Where do you see yourself in five years’ time?
Ah, old friend. We meet again.For anyone who has recently attended an interview, this question should be all too familiar. I think the idea behind it is to evaluate your career goals; to see whether you are gutsy enough to say “doing your job” or if you just shrug violently with a panicked expression.
Fortunately, the question seems to crop up less frequently as you get older; I imagine because in five years’ time you are supposed to be an Adult, or at least a bit more adulty than you currently are.
(By the way, “in space”, “older but cooler”, “in a tree”, “eating more cake” and “I don’t have a clue” are apparently not deemed valid answers.)
How can anyone know what they want in the near future? I struggle to choose which socks to wear in the morning: I can’t be trusted with life goals.
No, there has been some sort of mistake. A paperwork error. I am not an adult, and I am opting out of ever having to be one. I don’t want to make boring decisions about mortgages, careers or other people. I want to live in a world where half curly fries and half chips is still a pressing issue.
Other things I find frightening in interview situations, ranked for your reading pleasure:
1. Desk etiquette.
I am a leaner. I lean on things. You know the expression “if there’s time to lean, there’s time to clean”? Yeah, well that’s me. Not content with sitting upright like normal homo sapiens, I tend to lean forward on the table, resting a combination of my elbows, bust and forearms – or sometimes all of the above – in what can be deemed either an aggressive, lazy, or possibly bad-backed manner. Should you lean first, or wait for the interviewer to lean? Why won’t I stop wildly gesturing? Why are my palms sweating? Is that boob sweat? Oh, god.
2. The drinks question.
Yes, I would love a drink. I’d really like a cup of tea, so I can clutch it to my chest and partially hide behind the steam. They only have coffee, and I am an over-oiled machine after drinking coffee. A hyperactive chihuahua; a gremlin fed after midnight. For everyone’s sake, don’t give me coffee. There’s water? Excellent. We can all watch my sweaty hands steam up the glass and pretend not to see it happening.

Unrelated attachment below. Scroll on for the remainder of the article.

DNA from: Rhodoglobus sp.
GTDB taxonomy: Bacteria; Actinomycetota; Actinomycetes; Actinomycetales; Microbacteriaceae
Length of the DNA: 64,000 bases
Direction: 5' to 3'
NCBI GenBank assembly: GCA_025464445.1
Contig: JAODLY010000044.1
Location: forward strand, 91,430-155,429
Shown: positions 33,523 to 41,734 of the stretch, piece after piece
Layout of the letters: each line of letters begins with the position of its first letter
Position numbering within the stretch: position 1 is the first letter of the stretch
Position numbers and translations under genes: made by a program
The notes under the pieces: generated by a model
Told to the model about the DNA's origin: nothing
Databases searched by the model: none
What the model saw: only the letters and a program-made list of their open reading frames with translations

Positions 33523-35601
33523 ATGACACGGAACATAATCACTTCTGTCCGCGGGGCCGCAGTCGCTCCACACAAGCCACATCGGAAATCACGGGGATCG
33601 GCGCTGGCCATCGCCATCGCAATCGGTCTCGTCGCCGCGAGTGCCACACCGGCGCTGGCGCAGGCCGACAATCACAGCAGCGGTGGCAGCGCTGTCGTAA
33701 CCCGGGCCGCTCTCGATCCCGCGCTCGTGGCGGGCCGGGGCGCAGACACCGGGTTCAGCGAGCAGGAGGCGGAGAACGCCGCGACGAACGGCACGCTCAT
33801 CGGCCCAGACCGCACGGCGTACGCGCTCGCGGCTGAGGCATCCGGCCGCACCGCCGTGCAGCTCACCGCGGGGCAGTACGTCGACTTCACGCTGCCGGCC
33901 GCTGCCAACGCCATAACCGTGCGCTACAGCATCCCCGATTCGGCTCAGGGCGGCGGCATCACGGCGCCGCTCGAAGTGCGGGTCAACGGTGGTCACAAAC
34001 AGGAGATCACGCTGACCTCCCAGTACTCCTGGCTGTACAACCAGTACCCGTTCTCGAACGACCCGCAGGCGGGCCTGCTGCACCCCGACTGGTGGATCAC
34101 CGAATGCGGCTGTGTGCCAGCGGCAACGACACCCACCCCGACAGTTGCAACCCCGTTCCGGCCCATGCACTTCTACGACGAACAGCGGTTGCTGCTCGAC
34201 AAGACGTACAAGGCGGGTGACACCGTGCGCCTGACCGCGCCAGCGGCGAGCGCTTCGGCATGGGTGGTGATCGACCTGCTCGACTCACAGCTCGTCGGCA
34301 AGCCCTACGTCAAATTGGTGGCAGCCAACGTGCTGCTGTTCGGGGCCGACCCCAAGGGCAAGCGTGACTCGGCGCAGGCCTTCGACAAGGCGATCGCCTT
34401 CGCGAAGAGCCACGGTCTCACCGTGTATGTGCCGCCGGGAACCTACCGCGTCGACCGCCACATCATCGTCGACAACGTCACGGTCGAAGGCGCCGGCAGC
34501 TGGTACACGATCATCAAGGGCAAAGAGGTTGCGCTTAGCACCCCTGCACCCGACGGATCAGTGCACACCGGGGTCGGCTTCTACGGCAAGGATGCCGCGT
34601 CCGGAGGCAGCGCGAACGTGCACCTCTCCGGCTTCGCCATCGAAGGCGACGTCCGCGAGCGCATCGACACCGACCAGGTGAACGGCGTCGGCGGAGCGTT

3. Where do you put your stuff?
I have a lot of stuff. Normally my stuff is contained in one sensible bag (but not a sensible bag, like sensible shoes, just a spacious bag) but occasionally interviews call for me to take my laptop along. Does it go on the desk in front of me? Too presumptuous. Does it go under my chair, ready to be trodden on? Absolutely not. Should I just switch it on and offer everyone a go on Tetris? And don’t get me started on coats; coats are a special nightmare accessory. The hider of sweat patches, the hugger of shoulders, left stranded on the back of my chair, where it will invariably slither off and land in a soft crumple on the piebald carpet to join lonely crumbs and old map pins.
Don’t misunderstand me here: under normal circumstances, I am brilliant at talking. I remember to not drop my H’s in polite company, I say ‘please’ and ‘thank you’ and ‘yes I am fine’. I even do quite a good Alan Bennett impression. But at soon as it comes to the talky bit of interviews – the whys, hows and whens, I lose a lot of my words. They evaporate. I vote to conduct all future interviews through interpretive dance – the kind I do in supermarkets to the muzak – via a decent game of charades and finally, crucially, through the tea test. Can this employer make good tea? Never mind me telling you about a time I planned ahead through both proactive and reactive methods, has anyone got a dog? I love dogs; all dogs, dogs in neckerchiefs, dogs that look like bears, dogs with overbites. Let’s talk about them instead.